RF Leakage in Electrosurgical

RF leakage is radio frequency energy that flows from the electrosurgical generator to earth ground rather than returning to the generator as part of the therapeutic path (generator – active accessory – patient – return electrode – generator). Theoretically, all therapeutic current delivered by the generator should return to the generator via the patient return electrode. Unfortunately, due to the inherent primary-secondary capacitance of isolation transformers, as well as the construction properties of the generator, some stray leakage inevitably occurs. RF leakage from an electrosurgical generator is of concern to users because an excessive amount can place the patient, the surgeon, and other personnel coming in contact with the patient at risk for an alternate site burn.

Almost all electrosurgical generators sold today have outputs isolated from ground to prevent RF (radio frequency) leakage. By itself, an isolated output is not enough to completely eliminate RF leakage. Other methods must also be used. However, some of these methods can have a dramatic effect on the performance of the generator.

RF Leakage Current Measurement Setup

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1. Supply mains
2. Table, made of insulating material
3. HF surgical equipment
4. Active electrode
5. Neutral electrode, metallic or in contact with metal foil of the same size
6. Measuring resistance, 200 ž
7. HF current meter
8. Earthed conductive plane

 

The potential hazard from RF leakage was initially recognized almost twenty years ago. To minimize potential injuries, domestic and international safety standards were developed. These standards require that the monopolar RF leakage be less than 150 mA (0.150 Amps) as measured by a well-defined method. The value 150 mA was chosen to be less than the minimum amount of RF current that could cause an alternate site burn given a patient impedance of 200 ohms. The test uses the worst case scenario for RF leakage, which is open circuit activation at the maximum power setting. There is a higher risk of RF leakage with high voltage waveforms such as the fulgurate and spray coagulation modes.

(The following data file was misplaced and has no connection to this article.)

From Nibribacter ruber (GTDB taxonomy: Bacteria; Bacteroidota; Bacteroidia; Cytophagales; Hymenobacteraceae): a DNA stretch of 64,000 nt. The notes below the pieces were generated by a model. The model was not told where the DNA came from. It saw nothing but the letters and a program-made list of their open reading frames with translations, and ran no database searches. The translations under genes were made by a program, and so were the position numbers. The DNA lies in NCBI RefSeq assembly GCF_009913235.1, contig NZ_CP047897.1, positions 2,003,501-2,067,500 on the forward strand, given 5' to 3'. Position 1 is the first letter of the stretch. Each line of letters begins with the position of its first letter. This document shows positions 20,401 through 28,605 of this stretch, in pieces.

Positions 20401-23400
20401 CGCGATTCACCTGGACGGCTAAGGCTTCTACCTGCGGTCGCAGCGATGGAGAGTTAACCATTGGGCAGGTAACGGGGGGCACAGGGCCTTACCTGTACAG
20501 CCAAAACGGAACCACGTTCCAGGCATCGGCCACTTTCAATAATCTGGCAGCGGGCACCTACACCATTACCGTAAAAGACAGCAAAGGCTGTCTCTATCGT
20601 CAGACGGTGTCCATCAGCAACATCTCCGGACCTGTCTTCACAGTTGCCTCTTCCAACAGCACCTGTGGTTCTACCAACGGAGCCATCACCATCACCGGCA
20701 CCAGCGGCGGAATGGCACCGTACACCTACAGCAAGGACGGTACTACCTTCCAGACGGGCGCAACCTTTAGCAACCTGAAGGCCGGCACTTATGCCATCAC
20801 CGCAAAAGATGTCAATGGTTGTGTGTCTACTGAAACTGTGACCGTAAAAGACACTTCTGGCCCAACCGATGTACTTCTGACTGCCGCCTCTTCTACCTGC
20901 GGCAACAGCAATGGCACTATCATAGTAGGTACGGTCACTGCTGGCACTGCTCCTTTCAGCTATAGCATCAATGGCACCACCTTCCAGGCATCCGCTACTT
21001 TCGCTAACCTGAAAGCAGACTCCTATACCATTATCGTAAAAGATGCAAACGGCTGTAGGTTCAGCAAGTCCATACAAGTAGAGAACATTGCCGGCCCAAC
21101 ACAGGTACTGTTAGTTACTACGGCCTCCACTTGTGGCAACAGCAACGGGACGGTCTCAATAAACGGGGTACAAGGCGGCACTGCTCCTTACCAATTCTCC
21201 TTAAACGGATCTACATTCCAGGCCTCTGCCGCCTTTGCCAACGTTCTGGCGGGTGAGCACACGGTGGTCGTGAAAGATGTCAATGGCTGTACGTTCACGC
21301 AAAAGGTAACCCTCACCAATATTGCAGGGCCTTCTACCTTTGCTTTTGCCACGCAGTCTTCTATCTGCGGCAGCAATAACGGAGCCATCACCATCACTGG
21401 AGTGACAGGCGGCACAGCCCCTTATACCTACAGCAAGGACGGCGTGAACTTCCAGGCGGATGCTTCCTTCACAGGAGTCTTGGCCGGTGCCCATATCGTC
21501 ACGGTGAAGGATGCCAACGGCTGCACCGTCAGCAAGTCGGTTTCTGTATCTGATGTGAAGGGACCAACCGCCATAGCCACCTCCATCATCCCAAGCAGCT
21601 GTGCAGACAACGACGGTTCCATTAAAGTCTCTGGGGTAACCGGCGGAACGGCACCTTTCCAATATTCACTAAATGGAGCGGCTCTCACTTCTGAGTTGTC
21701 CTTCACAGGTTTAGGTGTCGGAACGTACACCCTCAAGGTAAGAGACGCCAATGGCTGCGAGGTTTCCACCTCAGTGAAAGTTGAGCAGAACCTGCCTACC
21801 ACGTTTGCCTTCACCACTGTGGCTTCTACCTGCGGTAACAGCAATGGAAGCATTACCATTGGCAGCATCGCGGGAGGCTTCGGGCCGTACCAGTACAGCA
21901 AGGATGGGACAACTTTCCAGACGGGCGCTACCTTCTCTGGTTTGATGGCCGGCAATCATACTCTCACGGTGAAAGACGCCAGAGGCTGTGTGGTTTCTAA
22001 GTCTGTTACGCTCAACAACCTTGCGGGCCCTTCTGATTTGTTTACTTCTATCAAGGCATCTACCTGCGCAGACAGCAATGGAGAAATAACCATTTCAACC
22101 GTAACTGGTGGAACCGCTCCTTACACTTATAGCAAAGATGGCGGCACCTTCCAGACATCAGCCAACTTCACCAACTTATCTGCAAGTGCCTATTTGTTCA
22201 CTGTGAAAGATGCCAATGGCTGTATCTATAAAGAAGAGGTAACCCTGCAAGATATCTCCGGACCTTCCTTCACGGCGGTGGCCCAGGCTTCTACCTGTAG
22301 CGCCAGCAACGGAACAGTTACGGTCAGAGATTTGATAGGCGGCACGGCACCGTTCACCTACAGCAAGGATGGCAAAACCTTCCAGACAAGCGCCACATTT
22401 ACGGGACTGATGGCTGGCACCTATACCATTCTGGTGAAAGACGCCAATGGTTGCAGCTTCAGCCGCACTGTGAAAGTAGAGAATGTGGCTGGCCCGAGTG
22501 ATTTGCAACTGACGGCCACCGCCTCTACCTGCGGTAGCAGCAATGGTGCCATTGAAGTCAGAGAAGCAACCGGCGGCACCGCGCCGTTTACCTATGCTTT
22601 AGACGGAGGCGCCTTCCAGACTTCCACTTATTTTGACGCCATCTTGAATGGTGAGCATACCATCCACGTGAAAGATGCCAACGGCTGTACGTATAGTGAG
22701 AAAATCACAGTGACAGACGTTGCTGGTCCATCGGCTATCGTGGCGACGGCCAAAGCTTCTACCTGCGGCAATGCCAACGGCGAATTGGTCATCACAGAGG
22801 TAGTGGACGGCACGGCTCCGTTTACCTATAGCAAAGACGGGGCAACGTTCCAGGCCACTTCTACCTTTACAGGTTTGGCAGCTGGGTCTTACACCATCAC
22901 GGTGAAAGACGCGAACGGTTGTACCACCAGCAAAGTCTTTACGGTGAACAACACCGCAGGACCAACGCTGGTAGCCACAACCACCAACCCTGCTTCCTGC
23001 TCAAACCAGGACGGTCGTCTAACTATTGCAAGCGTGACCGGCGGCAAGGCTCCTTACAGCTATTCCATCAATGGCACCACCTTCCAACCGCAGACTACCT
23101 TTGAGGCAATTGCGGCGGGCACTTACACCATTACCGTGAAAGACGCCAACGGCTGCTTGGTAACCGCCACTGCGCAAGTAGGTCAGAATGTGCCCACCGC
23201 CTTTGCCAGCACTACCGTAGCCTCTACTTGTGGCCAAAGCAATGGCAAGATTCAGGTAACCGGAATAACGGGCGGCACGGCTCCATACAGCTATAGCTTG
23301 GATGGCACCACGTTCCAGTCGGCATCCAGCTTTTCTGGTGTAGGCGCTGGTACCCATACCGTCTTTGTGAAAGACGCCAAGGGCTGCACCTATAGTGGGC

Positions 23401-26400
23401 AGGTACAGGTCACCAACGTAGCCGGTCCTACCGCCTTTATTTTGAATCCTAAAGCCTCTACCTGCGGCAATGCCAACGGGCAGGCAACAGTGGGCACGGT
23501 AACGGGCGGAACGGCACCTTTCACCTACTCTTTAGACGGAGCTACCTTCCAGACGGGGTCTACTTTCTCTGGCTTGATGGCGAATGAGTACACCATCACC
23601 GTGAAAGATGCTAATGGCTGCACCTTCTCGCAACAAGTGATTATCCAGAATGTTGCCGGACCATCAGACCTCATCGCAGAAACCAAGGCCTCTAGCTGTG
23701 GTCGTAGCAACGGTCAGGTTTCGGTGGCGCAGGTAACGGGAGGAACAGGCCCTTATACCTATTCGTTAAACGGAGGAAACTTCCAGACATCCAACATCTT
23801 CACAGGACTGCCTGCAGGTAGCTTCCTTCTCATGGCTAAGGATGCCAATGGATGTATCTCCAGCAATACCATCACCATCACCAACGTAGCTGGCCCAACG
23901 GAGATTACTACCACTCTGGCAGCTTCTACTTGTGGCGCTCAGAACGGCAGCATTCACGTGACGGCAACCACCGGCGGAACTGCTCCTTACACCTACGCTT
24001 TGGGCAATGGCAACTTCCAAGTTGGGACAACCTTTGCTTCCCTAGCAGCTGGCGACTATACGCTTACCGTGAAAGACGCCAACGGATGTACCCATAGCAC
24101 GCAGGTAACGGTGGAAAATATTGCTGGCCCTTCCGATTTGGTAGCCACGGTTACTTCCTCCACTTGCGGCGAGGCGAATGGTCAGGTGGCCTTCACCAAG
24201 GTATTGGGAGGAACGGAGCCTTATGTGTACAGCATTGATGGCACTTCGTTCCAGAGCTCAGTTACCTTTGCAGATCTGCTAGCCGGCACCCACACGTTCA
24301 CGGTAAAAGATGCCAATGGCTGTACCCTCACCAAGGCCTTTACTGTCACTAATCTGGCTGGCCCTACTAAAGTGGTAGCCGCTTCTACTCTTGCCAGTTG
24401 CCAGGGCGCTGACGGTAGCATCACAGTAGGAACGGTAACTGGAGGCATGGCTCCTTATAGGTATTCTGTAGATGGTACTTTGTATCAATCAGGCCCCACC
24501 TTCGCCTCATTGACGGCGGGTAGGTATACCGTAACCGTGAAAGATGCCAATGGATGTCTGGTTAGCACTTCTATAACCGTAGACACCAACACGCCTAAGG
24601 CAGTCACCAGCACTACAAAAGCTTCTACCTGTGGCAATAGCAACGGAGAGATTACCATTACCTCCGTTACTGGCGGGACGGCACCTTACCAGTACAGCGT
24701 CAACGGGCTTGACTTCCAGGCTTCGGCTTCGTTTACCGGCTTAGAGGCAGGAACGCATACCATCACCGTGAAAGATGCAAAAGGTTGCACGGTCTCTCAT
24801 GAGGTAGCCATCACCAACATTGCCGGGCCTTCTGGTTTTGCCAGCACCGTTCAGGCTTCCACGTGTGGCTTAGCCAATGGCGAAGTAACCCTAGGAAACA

In order to pass leakage standards, manufacturers use several methods of measurement. Some electrosurgical generators are capable of detecting an open circuit condition and, after a finite period of time, lower their peak output voltage. Since it is the peak output voltage that initiates the sparking required for the fulgurate and spray coagulation effect, using this leakage control mechanism could potentially degrade generator performance. Due to the amount of time the generator needs to sense the open circuit condition, momentary “spikes” of voltage can occur. As the surgeon moves through gaps in the tissue or when the active electrode is withdrawn from the tissue, high voltage “spikes” can momentarily cause the RF leakage current to exceed the recommended specification.

To minimize RF leakage current, Valleylab generators modify the waveform duty cycle – that is, the amount of time the RF energy is on versus the time it is off. This controls excessive RF leakage while retaining peak output voltage and the desired clinical effect. By continuously monitoring the electrical system for open circuit or excessive high voltage conditions using advanced electrical circuit techniques, Valleylab generators achieve low RF leakage current while maintaining the desired surgical effect.

The monopolar cut and bipolar modes of the Valleylab Force FX with Instant Response technology are handled differently from the monopolar coagulation modes. These Instant Response controlled modes, by design, control RF leakage by the precise regulation of all three output parameters: current, power, and voltage. Unlike generators from other manufacturers, a separate RF leakage control system is not required to meet all of the relevant standards requirements.

The technique used to minimize RF leakage should not compromise the ability of the generator to meet the surgeon’s expectations. Due to its reduction in coagulating affect, limiting the output voltage may not be the best method for RF leakage control. A careful review of the methods used to reduce RF leakage is important for understanding generator performance. The method of RF leakage control should emphasize both generator performance and personnel safety.

Charles D. Allen has been involved in engineering research and development for over 20 years and currently coordinates electrosurgical product development for Valleylab.